Computing is all around us, from movies to manufacturing to marketing. But only a handful of Americans learn how computers work or can create software, websites, or applications. Computer Science Education Week (December 9-15, 2013) aims to change that equation. This year’s effort: an Hour of Code that organizers hope will engage 10 million students.
Computer science has the highest pay for new college graduates, twice the national average job growth of more than double the national average, and applications that stretch from rock music to medicine. Yet 9 in 10 schools don’t teach programming. Code.org hopes to change that with a host of free resources to get kids as young as four creating websites and apps.
The answer is computer programming, and advocates from Microsoft founder Bill Gates to former president Bill Clinton are pushing to include it in the K-12 curriculum.
Far from being complicated algorithms only a geek could master, code writing can be learned by just about anyone — even four-year-olds. Code.org has compiled a host of websites, courses, and other free resources to help students hone programming skills from building websites to creating phone apps. There also are tips for using code writing and programming projects and activities in math or science classes to cover content standards.
Tags: code writing, code.org, Computer Programming, Computer Science, Curriculum, Internet Resources, Lesson Plan, Resources for Teachers, STEM education, Teacher Resources, Technology for Learning, Website
Students can forget what they learned over the summer. To help stave off the slide, the U.S. government’s Kids.gov offers activities for kindergarteners through 8th graders, as well as resources for parents and teachers. Join the live Twitter chat June 20, 2013 to discuss fun and educational activities to do with kids this summer.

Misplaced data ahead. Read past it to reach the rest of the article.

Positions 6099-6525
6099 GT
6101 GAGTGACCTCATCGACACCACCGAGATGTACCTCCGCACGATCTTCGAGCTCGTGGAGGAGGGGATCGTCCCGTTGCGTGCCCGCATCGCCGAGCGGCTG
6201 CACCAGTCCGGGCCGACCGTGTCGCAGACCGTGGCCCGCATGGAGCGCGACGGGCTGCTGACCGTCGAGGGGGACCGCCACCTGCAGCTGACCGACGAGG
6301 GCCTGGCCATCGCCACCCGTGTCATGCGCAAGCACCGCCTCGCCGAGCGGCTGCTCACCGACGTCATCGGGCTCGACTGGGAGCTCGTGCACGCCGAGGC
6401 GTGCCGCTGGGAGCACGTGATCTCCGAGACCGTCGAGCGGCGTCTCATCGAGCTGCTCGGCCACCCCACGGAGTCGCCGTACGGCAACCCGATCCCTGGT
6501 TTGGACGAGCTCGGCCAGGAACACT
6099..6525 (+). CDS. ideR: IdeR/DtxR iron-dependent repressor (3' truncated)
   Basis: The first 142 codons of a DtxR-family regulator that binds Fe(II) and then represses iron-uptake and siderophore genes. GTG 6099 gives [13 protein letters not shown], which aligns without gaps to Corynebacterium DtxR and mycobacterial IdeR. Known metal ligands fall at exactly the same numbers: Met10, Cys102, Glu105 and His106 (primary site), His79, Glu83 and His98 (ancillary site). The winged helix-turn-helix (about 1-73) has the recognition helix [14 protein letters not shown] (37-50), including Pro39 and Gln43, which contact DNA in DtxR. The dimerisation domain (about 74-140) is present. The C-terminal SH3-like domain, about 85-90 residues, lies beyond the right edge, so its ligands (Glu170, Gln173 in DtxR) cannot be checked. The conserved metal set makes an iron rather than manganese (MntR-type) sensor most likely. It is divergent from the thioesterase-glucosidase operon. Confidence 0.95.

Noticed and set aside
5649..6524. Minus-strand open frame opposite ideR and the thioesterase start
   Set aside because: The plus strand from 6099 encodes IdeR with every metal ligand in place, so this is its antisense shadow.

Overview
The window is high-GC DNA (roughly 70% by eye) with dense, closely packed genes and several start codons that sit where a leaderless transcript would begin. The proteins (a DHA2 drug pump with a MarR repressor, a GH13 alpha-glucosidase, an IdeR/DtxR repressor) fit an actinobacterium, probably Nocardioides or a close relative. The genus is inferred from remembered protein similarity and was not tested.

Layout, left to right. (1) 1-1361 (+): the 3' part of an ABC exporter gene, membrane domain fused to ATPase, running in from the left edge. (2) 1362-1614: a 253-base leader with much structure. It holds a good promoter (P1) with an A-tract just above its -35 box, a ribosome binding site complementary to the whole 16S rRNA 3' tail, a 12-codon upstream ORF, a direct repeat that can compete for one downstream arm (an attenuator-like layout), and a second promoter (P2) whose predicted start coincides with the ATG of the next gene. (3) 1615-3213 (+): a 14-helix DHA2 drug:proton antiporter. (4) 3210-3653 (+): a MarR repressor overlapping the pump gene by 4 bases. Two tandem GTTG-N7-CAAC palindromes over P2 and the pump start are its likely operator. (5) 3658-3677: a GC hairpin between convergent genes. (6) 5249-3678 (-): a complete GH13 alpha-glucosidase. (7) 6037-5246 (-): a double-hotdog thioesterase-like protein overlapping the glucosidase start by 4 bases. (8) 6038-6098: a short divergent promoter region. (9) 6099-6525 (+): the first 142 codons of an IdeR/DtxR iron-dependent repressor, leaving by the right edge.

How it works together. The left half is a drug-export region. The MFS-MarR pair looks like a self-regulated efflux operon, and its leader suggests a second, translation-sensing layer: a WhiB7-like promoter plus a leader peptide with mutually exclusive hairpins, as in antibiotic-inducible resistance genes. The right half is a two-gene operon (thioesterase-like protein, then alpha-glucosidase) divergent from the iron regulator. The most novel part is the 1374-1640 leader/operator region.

Khan Academy’s YouTube math tutorials may not be Academy Award quality, but their academic merit is clear from their popularity with students and teachers. Now, the Massachusetts Institute of Technology and TED are adding to the K-12 STEM video playlist.
The James Dyson Foundation offers several educational resources online and through loans to teachers. Among them, the Engineering Box, available to Chicago-area schools, is designed to teach reverse engineering, can be borrowed for four weeks at a time for free. The Box’s items, which include a Dyson DC26 vacuum cleaner, are used in combination with the Foundation’s Teacher’s Pack and Product Analysis resources.
The Blended Learning Open Source Science or Math Studies (BLOSSOMS) initiative, a new project from the Massachusetts Institute of Technology, creates videos with a STEM focus for use in high school classrooms. The program features a library with around 50 math and science lessons, available free for download or as streaming video, and also by request as DVDs and videotapes.
The One Laptop Per Child (OLPC) program aims to provide each child with a rugged, low-cost, low-power, connected laptop. To this end, hardware, content, and software has been designed for collaborative, fun, and self-empowered learning.
The DiscoverE Educator Awards from the National Engineers Week Foundation shine a spotlight on the educators who are inspiring tomorrow’s innovation generation. Unique to this program, engineers and engineering students are part of the nomination process. The deadline for nominations is Dec. 1, 2011.
Apple’s iPad hasn’t yet taken over the nation’s classrooms, but it’s starting to look as though it might. In Colorado, Manitou Springs Middle School plans to buy an iPad for every fifth-through-eighth grader next year and have one for every high schooler the following year. Now in pilot: an iPad-only algebra curriculum.